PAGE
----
The in vitro response of primary human osteoblast-like (HOB) cells to a novel hydroxyapatite (HA) coated titanium substrate, produced by a low temperature electrochemical method, was compared to three different titanium surfaces: as-machined, Al2O3-blasted, plasma-sprayed with titanium particles. HOB cells were cultured on different surfaces for 3, 7 and 14 days at 37 degreesC. The cell morphology was assessed using scanning electron microscopy (SEM). Cell growth and proliferation were assessed by the measurement of total cellular DNA and tritiated thymidine incorporation. Measurement of alkaline phosphatase (ALP) production was used as an indicator of the phenotype of the cultured HOB cells. After three days incubation, the electrochemically coated HA surface produced the highest level of cell proliferation, and the Al2O3-blasted surface the lowest. Interestingly, as the incubation time was increased to 7 days all surfaces produced a large drop in tritiated thymidine incorporation apart from the Al2O3-blasted surface, which showed a small increase. Cells cultured on all four surfaces showed an increased expression of ALP with increased incubation time, although there was not a statistically significant difference between surfaces at each time point. Typical osteoblast morphology was observed for cells cultured on all samples. The HA coated sample showed evidence of a deposited phase after three days of incubation, which was not observed on any other surface. Cells incubated on the HA coated substrate appeared to exhibit the highest number of cell processes attaching to the surface, which was indicative of optimal cell attachment. The crystalline HA coating, produced by a low temperature route, appeared to result in a more bioactive surface on the c.p. Ti substrate than was observed for the other three different Ti surfaces. (C) 2003 Kluwer Academic Publishers.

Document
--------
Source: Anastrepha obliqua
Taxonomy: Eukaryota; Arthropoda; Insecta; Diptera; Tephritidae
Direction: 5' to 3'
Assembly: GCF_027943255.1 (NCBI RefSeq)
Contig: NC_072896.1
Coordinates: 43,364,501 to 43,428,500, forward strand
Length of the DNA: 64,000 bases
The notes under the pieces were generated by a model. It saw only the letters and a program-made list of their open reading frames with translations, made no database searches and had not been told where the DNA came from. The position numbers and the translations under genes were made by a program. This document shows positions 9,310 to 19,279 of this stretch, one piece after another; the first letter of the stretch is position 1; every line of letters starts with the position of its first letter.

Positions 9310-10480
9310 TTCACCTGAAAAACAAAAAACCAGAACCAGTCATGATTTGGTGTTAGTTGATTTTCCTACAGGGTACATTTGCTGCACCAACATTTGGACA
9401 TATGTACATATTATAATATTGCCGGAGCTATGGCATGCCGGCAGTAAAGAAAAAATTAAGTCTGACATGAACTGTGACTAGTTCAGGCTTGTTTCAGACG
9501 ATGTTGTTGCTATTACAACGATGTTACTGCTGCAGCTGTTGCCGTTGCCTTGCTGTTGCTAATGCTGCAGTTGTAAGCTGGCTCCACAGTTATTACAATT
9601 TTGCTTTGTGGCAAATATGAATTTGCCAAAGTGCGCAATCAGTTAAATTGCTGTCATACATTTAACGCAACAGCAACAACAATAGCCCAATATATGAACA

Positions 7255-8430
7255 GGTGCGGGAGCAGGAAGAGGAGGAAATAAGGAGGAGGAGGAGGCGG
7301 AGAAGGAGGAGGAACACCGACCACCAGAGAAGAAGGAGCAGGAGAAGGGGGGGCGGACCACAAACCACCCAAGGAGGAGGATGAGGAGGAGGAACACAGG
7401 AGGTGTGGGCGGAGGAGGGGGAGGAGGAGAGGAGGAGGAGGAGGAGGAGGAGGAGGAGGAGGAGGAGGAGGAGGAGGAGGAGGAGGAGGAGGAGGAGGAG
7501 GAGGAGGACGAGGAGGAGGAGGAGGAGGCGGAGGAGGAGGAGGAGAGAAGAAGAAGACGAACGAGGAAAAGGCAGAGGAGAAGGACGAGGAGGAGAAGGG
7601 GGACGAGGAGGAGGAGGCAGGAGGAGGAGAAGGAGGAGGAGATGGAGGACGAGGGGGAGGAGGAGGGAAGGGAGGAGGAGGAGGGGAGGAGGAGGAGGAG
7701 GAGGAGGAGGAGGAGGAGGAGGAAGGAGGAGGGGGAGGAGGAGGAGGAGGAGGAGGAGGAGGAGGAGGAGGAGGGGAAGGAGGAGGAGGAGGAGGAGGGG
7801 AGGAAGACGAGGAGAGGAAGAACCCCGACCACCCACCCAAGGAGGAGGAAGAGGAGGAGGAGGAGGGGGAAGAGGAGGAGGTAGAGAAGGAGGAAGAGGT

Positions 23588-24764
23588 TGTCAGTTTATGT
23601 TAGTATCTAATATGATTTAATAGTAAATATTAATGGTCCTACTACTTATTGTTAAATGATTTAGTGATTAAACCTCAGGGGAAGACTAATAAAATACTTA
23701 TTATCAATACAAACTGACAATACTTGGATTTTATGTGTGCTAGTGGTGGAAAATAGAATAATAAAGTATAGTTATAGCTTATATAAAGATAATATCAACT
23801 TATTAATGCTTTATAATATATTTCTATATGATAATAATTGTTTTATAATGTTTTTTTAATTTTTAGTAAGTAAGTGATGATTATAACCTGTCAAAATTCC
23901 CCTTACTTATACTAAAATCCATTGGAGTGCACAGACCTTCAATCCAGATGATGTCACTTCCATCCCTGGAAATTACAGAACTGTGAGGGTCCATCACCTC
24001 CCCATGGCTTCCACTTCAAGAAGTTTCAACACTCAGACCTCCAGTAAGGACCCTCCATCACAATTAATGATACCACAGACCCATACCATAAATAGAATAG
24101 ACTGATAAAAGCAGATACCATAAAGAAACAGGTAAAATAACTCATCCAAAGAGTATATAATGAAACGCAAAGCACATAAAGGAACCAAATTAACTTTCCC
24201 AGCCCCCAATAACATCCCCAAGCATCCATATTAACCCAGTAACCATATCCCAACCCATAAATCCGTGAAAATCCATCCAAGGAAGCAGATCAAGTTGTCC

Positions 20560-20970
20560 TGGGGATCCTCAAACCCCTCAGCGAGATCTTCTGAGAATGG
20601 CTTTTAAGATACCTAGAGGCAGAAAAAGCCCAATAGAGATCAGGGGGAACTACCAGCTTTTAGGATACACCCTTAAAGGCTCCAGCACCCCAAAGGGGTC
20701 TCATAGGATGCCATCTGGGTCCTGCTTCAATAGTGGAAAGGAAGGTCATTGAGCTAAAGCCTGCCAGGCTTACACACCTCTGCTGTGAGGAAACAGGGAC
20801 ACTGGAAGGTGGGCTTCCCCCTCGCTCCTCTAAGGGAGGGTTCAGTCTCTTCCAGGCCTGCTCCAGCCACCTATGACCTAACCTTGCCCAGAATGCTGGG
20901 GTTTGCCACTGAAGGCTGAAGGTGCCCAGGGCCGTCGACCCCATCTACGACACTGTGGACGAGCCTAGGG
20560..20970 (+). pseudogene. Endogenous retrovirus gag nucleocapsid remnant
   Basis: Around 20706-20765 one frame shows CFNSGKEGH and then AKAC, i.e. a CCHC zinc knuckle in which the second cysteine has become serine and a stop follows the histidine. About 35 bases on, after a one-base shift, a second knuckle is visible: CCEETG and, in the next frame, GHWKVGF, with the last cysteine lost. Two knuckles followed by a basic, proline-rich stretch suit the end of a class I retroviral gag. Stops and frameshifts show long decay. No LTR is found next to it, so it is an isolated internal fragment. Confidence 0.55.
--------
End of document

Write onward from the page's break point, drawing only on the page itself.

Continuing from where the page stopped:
|Number of pages||8|
|Journal||Journal of Materials Science: Materials in Medicine|
|Publication status||Published - 2003|